My decision to reject the project comes down to three main economic realities:
•First – capital cost overruns from the project could put Florida taxpayers on the hook for an additional $ 3 billion.
•Second – ridership and revenue projections are historically overly-optimistic and would likely result in ongoing subsidies that state taxpayers would have to incur. (from $ 300 million – $ 575 million over 10 years) – Note: The state subsidizes Tri-Rail $ 34.6 million a year while passenger revenues covers only $ 10.4 million of the $ 64 million annual operating budget.
•Finally – if the project becomes too costly for taxpayers and is shut down, the state would have to return the $ 2.4 billion in federal funds to D.C.
The truth is that this project would be far too costly to taxpayers and I believe the risk far outweighs the benefits.
That sound you hear is other governors clamoring for Florida’s share of the federal cash, but hopefully some stand their ground and understand that they’re merely drowning states being thrown hugely expensive anvils.
(h/t Free Republic)
**Written by Doug Powers
A California appellate court has handed down a fascinating opinion today in State v. Xinos on whether and how the Fourth Amendment regulates government access to data stored in a car’s internal computer that controls the airbags and seatbelts. After a fatal car accident, the police downloaded the data from the impounded car and used it to help reconstruct the accident and convict the driver of vehicular manslaughter. The information from the computer “showed information captured during the five seconds before defendant’s vehicle experienced a change in velocity. It disclosed the vehicle’s speed during the five seconds before the incident” and showed that the brakes had been activated at that time. Held: The data was protected by the Fourth Amendment, the retrieval of the data was unconstitutional, and the conviction had to be overturned. From the opinion:
We do not accept the Attorney General’s argument that defendant had no reasonable expectation of privacy in the data contained in his vehicle’s SDM. The precision data recorded by the SDM was generated by his own vehicle for its systems operations. While a person’s driving on public roads is observable, that highly precise, digital data is not being exposed to public view or being conveyed to anyone else. . . . We conclude that a motorist’s subjective and reasonable expectation of privacy with regard to her or his own vehicle encompasses the digital data held in the vehicle’s SDM.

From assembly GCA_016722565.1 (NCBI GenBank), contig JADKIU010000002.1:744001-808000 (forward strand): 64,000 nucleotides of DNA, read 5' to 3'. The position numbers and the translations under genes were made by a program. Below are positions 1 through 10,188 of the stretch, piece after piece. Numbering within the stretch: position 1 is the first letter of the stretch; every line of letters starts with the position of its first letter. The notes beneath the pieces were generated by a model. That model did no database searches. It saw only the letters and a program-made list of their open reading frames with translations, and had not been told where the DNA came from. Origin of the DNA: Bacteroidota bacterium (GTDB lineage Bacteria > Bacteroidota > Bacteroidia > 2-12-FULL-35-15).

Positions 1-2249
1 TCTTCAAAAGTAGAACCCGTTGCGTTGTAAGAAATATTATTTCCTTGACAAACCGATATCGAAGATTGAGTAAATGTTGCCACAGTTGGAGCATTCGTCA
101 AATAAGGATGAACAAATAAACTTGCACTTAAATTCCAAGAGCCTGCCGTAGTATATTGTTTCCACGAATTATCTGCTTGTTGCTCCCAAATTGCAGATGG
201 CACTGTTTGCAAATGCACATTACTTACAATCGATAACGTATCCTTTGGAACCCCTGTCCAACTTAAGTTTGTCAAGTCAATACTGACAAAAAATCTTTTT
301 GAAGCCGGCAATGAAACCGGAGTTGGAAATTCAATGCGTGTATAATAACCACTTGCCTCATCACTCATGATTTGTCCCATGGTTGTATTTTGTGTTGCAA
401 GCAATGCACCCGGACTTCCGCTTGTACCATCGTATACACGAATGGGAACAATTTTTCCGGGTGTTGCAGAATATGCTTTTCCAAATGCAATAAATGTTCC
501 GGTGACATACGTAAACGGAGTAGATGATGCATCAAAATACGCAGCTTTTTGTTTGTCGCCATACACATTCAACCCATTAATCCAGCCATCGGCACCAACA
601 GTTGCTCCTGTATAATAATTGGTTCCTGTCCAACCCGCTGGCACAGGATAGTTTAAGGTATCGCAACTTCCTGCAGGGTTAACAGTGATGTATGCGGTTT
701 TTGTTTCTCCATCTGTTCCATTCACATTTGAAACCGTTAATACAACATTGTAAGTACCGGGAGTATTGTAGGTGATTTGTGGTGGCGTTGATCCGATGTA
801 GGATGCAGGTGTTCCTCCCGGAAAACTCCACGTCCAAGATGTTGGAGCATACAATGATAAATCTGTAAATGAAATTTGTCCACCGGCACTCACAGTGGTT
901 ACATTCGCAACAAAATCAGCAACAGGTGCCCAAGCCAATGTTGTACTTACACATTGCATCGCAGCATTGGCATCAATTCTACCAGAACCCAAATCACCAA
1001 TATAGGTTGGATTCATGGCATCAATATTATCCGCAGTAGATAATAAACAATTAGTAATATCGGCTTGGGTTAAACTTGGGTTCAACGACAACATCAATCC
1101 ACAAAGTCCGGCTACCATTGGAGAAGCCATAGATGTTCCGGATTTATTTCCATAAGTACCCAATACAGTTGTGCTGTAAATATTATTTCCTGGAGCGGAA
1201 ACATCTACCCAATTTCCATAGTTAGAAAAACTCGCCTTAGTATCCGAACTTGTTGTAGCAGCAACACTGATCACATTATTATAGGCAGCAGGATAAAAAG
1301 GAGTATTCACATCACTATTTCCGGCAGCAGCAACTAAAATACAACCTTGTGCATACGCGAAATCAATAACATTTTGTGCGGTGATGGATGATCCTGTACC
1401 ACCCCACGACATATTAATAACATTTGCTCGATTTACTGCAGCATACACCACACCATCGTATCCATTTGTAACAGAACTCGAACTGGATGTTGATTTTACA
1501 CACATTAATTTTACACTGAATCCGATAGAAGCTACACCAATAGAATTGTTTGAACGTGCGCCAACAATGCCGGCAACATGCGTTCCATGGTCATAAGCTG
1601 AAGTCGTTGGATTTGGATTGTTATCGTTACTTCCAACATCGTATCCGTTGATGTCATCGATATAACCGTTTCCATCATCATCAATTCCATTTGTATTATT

The Court also concludes that the computer data is in the car, not outside the car, so the legal standard that governs access to the data probable cause but not a warrant.
Thanks to Fourth Amendment.com for the link.
Elected officials in Washington finally seem to get it that something must be done to reduce federal spending. Last week, House Republicans unveiled a plan to cut $ 74 billion from President Obama’s budget request for this year, and members of the Republican Study Committee have proposed an even more ambitious plan to cut $ 2.5 trillion over the next decade. Members of both parties in the Senate are eyeing plans for long-term deficit reduction.
Even President Obama, in his 2011 State of the Union address, confessed that “we have to confront the fact that our government spends more than it takes in. That is not sustainable.” The big question left is whether the President’s fiscal year 2012 budget, which he will release next week, will embody the fiscally responsible choices he admits we need.
So far, it doesn’t look like it. Yesterday, Vice President Joe Biden and Transportation Secretary Ray LaHood unveiled the President’s plan to invest an additional $ 53 billion in high-speed rail over the next six years. The stimulus already provided $ 8 billion in funding, followed by $ 2.5 billion added by Secretary LaHood. According to The Washington Post, the total price tag of the scheme would weigh in at $ 600 billion over 20 years.